Former shareholders who owned minority positions in a commodity trading firm have no malpractice case against their onetime attorneys, because the case is based on the incongruity of pursuing individual claims on behalf of a corporation, the state’s high court has ruled.
On Thursday, Sept. 24, the Illinois State Supreme Court ended the latest round in a legal battle that dates back to 2005, when several minority shareholders in Beeland Management LLC hired the law firm of McGuireWoods to sue Beeland managers Tom Price and Alan Goodman, and the company’s owner-majority shareholder Jim Rogers in Cook County Circuit Court. The plaintiffs pursued claims individually and derivatively on behalf of the company.
The shareholder plaintiffs were James R. Stevens, Arbor Research Holding Inc., Richard L. Chambers, Clyde C. Harrison, Fred D. Handler, Paul Taylor and the Worth Trust.
The shareholders alleged the managers and owner misappropriated Beeland’s trademarks and other intellectual property at the expense of the company. In 2008, the judge in the case dismissed all claims. The shareholders then dropped McGuireWoods and hired new attorneys, who filed an amended complaint that made the same allegations against the original defendants, but also added complaints against Beeland’s corporate counsel, Sidley Austin LLP.
Sidley Austin filed a motion to dismiss, saying the shareholders’ claims against Sidley Austin were filed after the statute of limitations expired and besides, shareholders lacked standing to sue Sidley, as Sidley’s duty was to the corporation, not the shareholders as individuals. The judge agreed and dropped Sidley from the suit. In July 2011, the rest of the case was settled, with the shareholders giving up their ownership interests in Beeland.
The now ex-shareholders filed a legal malpractice suit three months later against their former counsel, McGuireWoods, contending McGuireWoods failed to lodge claims against Sidley Austin within the statute of limitations. As a result, the ex-shareholders were forced to settle for much less money than the “case was worth,” losing out on at least $10 million.
McGuireWoods countered with a motion that said it didn’t matter whether it was late in lodging the claims, because the judge ruled the shareholders had no standing anyway. McGuireWoods won the motion, prompting plaintiffs to visit the First District Appellate Court. That body ruled the lower court was right to toss the case as far as the plaintiffs’ individual claims went, but pointed out the lower court did not say whether plaintiffs had standing in regard to any derivative claims they had on behalf of Beeland. Rather, the derivative claims were dismissed solely on the grounds they were filed too late, not that plaintiffs were without standing.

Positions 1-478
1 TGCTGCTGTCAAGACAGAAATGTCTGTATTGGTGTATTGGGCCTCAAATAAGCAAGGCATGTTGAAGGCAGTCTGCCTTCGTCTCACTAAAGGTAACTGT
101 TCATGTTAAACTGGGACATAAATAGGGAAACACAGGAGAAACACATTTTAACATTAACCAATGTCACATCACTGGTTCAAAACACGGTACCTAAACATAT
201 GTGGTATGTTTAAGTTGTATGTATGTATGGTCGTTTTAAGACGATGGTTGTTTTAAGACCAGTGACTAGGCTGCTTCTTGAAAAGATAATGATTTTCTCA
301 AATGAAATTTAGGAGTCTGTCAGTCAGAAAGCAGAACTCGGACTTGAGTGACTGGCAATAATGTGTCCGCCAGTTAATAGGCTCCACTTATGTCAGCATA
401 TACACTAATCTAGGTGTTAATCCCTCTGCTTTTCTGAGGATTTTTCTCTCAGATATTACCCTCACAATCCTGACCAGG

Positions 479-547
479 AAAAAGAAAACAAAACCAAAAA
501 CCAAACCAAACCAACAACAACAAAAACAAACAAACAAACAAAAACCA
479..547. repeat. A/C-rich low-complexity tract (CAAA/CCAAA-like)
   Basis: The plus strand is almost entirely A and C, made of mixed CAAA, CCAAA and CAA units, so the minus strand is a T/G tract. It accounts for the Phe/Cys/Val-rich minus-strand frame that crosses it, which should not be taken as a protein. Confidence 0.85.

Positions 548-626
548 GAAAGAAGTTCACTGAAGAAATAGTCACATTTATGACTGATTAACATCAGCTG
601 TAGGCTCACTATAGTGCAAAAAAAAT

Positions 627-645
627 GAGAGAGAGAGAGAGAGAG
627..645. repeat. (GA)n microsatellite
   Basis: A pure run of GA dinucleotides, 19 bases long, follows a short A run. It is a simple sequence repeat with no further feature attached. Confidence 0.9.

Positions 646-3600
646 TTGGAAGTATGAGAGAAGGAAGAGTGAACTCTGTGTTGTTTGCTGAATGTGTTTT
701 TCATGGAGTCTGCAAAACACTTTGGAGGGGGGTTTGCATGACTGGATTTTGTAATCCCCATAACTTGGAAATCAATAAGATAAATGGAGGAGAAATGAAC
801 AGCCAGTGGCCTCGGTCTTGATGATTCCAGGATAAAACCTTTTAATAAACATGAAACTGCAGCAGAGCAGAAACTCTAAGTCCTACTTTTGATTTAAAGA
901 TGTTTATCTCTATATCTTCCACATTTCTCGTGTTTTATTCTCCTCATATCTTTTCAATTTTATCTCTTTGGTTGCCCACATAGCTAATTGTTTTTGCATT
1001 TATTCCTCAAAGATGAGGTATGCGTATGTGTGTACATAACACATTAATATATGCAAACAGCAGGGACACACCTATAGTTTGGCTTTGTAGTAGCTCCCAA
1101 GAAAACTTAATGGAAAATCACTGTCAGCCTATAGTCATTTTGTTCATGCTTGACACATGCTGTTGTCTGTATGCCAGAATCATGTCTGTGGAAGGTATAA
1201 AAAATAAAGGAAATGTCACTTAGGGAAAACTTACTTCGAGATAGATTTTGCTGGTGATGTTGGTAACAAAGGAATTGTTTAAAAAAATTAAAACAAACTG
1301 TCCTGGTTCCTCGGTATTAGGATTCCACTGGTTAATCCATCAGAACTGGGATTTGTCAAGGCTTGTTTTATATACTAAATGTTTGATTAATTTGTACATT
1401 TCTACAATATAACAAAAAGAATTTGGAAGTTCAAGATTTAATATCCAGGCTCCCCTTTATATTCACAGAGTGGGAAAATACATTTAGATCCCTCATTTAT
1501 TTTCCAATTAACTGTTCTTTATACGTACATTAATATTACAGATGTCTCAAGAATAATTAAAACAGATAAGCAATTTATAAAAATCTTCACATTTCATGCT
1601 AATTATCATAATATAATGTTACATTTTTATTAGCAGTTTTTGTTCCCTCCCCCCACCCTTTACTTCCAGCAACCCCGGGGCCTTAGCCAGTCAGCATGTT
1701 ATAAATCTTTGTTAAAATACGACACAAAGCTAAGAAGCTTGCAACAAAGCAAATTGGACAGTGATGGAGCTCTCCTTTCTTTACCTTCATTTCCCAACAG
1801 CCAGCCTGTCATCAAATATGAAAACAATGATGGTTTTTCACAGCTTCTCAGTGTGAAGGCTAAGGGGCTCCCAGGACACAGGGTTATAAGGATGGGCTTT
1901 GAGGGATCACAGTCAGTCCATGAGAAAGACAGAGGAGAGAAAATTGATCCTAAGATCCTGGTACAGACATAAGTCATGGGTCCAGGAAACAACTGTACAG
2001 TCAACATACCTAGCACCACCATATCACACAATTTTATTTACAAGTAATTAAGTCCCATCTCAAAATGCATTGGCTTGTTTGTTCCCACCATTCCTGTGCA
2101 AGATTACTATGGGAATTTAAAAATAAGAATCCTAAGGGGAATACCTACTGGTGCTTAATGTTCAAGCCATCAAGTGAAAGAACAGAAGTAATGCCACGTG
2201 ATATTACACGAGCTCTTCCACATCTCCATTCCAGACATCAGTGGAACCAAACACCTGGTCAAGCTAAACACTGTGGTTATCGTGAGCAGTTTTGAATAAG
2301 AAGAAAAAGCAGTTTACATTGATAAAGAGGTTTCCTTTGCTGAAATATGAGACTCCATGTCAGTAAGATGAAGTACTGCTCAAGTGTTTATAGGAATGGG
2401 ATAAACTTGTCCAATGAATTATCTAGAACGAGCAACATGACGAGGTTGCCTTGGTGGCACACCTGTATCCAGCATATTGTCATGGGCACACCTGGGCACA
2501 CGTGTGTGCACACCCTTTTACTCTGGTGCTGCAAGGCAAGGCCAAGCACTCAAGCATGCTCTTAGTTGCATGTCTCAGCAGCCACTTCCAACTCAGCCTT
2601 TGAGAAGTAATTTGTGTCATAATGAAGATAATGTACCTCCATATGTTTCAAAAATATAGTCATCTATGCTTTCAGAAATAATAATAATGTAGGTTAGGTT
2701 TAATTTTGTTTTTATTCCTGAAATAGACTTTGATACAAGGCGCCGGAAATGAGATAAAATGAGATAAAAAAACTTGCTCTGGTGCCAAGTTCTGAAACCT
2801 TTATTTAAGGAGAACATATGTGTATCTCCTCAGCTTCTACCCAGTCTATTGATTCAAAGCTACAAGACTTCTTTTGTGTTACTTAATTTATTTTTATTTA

The appellate panel remanded the case to circuit court so plaintiffs could proceed with a derivative suit on the ground McGuireWoods did not file plaintiffs’ claims in a timely fashion. However, that was preempted by McGuireWoods going to the Illinois Supreme Court, which agreed to hear the case.
The High Court found little to decide, saying it was clear plaintiffs – in their capacity as individuals – would not have received any money in a successful derivative claim against Sidley, because in a derivative claim the money would have gone to the Beeland corporation, not the plaintiffs as individuals.
“Plaintiffs are attempting to collect for themselves the full amount of a judgment that, in the underlying case, would have been awarded entirely to Beeland,” justices wrote. “It would be impossible for plaintiffs to prove that, in their individual capacities, they would have recovered monetary damages from the timely assertion of their derivative claims against Sidley.”
The State Supreme Court noted that in Illinois, shareholders cannot recover personally on limited liability corporation derivative claims, but that is what the ex-shareholders were arguing would have happened.
The High Court was not impressed with plaintiffs’ argument that if the Court favored McGuireWoods, such a ruling would be tantamount to declaring that attorneys who handle derivative actions for minority shareholders are “immune” to malpractice suits. The Court said that on the contrary, there were other parties who could have sued McGuireWoods, such as Beeland itself and remaining minority shareholders. However, because plaintiffs have divested themselves of interests in Beeland, they cannot sue as “champions” of Beeland.
On this last point, the Court stressed that to pursue a derivative claim, plaintiffs would have had to still be Beeland shareholders, but as former shareholders they are without standing.
The Court affirmed part of the appellate judgment and reversed another part, while affirming the circuit court judgment.
Justice Robert R. Thomas delivered the Court’s judgment, with the concurrence of Chief Justice Rita B. Garman and justices Charles E. Freeman, Thomas L. Kilbride, Lloyd A. Karmeier, Anne M. Burke and Mary Jane Theis.
McGuireWoods is based in Virginia, with offices in Europe and throughout the United States, including Chicago. The firm was represented by Schiff Hardin, of Chicago. Plaintiffs were represented by the Geneva firm of Konicek & Dillon.